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Ebola Virus Outbreak

We’re all in Trouble’ If Ebola Outbreak in Africa Goes Unchecked

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Yarkpawoto Paye, 84, is taken to an ambulance after showing signs of Ebola infection in the village of Freeman Reserve, about 30 miles north of Monrovia, Liberia on Sept. 30. Three members of District 13 ambulance service traveled to the village to pickup six suspected Ebola sufferers that had been quarantined. Aid donations from western countries are still inadequate, as the international community tries to increase the ability to care for the spiraling number of people infected with the disease which has hit Liberia the hardest. Jerome Delay / AP

Health officials keep saying that the smartest way to keep Americans safe from Ebola is to stop the outbreak at its epicenter in West Africa. And in West Africa, the virus is still raging.

The number of cases in the three hardest-hit countries, Guinea, Liberia and Sierra Leone, just sped past 10,000. The number of deaths will almost certainly pass 5,000 the next time world health officials update their count.

Senegal and Nigeria have been declared Ebola-free, but Mali reported its first case last week. And in an alarming twist, a U.N. official says the data in West Africa is so bad that authorities don’t know how fast the virus is spreading or where the worst spots are for new cases.

While the news at home is good — with the release of a Dallas nurse on Tuesday, only one Ebola patient is hospitalized in the United States — leaders in the hot zone stress that the world must not slow its response there.

“Together, we can make sure that the world is safe,” Liberian President Ellen Johnson Sirleaf, whose country has been hardest-hit, told NBC News. “Because if not, and this disease spreads, then we’re all in trouble.”

She said it was an “overreaction” for some U.S. states to order mandatory quarantines for health care workers returning from Ebola-stricken countries. Health officials in the United States have said those quarantines could discourage health workers from going to help.

“We understand the fears,” Sirleaf said. “There’s fear even in our own society. But we think that fear can be overcome with the right messaging from leaders.”

Sirleaf stressed progress in her country, including the building of 17 special Ebola treatment units and the outfitting of 600 community care centers to handle contacts of Ebola patients who show up sick.

But the situation in Liberia remains dire by any measure. The British medical journal Lancet Infectious Diseases reported this week that Ebola could kill 90,000 people in Liberia alone by mid-December if the world doesn’t accelerate its response.

Alison Galvani, an author of the report and a professor of epidemiology at Yale, cited a “rapidly closing window of opportunity for controlling the outbreak and averting a catastrophic toll of new Ebola cases and deaths in the coming months.”

And in a troubling development on Tuesday, Anthony Banbury, the top U.N. official working on Ebola in West Africa told The Associated Press that health officials don’t even have reliable case information from some of the hardest-hit areas.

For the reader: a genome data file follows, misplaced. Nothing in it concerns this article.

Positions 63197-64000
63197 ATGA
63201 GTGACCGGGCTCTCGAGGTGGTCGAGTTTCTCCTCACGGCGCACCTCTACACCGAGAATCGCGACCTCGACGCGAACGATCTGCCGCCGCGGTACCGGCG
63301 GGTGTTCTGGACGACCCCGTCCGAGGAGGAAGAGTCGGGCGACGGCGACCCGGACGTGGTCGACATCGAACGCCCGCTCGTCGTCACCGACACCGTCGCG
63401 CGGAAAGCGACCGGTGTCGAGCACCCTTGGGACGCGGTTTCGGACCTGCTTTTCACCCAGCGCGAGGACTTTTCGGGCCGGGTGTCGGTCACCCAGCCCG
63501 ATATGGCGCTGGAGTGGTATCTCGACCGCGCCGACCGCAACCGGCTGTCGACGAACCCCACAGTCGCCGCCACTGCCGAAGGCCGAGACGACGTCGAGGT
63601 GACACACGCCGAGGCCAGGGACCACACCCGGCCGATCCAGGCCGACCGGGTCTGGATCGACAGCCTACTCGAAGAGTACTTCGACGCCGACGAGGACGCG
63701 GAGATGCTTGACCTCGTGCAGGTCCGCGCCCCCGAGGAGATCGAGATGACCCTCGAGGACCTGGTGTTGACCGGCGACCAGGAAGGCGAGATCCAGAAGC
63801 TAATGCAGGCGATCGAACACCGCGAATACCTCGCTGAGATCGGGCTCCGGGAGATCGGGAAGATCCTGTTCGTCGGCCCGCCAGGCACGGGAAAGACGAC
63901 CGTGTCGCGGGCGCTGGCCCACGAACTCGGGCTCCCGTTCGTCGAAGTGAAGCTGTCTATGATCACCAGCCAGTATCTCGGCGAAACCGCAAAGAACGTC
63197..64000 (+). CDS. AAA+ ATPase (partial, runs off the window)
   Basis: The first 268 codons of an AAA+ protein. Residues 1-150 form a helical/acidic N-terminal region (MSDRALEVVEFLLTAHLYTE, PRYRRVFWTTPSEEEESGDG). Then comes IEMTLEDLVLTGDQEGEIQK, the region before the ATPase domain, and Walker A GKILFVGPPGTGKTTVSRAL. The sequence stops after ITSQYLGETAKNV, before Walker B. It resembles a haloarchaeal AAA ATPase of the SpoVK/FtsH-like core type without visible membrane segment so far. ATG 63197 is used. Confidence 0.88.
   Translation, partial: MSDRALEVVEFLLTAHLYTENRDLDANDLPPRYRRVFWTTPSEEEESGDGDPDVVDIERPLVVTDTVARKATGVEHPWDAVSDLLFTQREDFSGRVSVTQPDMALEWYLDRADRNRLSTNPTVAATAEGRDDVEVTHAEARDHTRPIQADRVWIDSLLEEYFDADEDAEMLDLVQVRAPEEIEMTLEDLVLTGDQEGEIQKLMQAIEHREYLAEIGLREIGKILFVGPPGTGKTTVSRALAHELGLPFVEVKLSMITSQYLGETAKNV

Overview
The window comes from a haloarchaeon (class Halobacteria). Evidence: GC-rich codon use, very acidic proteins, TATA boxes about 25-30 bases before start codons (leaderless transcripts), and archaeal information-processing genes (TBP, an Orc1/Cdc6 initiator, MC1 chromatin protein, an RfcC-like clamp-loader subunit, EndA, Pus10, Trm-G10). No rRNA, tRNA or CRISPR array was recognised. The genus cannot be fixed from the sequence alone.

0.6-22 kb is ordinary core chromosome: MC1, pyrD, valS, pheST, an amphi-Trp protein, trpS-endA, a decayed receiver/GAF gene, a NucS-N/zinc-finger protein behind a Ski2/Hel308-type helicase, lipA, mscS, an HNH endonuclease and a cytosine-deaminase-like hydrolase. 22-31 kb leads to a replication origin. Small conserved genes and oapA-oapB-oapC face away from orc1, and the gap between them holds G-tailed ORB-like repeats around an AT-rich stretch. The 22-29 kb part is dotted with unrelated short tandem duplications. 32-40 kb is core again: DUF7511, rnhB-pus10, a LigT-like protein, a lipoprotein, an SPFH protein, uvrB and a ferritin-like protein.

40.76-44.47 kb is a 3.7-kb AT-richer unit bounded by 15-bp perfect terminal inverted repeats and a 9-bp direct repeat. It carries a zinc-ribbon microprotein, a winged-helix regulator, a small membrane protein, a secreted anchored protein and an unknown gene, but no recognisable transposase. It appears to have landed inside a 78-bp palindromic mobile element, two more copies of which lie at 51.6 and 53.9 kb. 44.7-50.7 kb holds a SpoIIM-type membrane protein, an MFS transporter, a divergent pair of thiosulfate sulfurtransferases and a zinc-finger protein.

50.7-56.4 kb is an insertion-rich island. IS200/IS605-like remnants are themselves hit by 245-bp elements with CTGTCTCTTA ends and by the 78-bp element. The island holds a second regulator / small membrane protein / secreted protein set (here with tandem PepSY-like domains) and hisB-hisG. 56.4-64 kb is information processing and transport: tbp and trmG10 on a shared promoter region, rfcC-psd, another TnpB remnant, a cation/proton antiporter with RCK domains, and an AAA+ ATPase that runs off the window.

“We don’t know exactly what is happening,” he said.

A CDC report in September said that 1.4 million people could contract Ebola in the three countries by January without an accelerated public health response.

Since then, Western countries have committed more help. The United States has pledged more than $340 million, and international aid organizations now have hundreds of people on the ground.

But there’s a long way to go. Banbury said West Africa still needs three things above all — people, supplies and money, and especially people.

In Sierra Leone, Guinea and Liberia alone, 5,000 more health workers are needed to fight the epidemic, Jim Yong Kim, the president of the World Bank, said Tuesday. He said he is worried about where they can be found, with Ebola fear so high.

Doctors in the United States have expressed a related concern this week as they have lined up to criticize governors who have ordered quarantines for health workers returning from Ebola concerns.

Adding a hardship for the health workers, not to mention the risk of increased public stigma, will make them less likely to volunteer for duty, the New England Journal of Medicine and others argued.

Liberia is the hardest-hit of the three countries in the hot zone, with more than 4,600 cases and more than 2,700 deaths — more than half the world’s Ebola dead. An additional 7,000 people are being watched for symptoms, Sirleaf said.

The government in August ordered cremation for anyone killed by Ebola in the capital, Monrovia. That order has been blamed for accelerating the outbreak, keeping Liberians away from doctors because they want to be buried instead.

Samantha Power, the U.S. ambassador to the United Nations, is touring the Ebola-stricken countries this week and pointed out on Twitter that nobody even hugs in Guinea anymore.

President Barack Obama, while praising the progress on the handful of U.S. cases, sought to shift the focus back to West Africa on Tuesday. He said the United States can’t shy away from the heart of the epidemic.

“If we don’t have a robust international response in West Africa, then we are actually endangering ourselves here back home,” he said.

The president said health workers volunteering for duty in West Africa should be praised and encouraged.

“We want to make sure that we understand that they are doing God’s work over there,” he said, “and they’re doing that to keep us safe.”

The Associated Press and Reuters contributed to this report.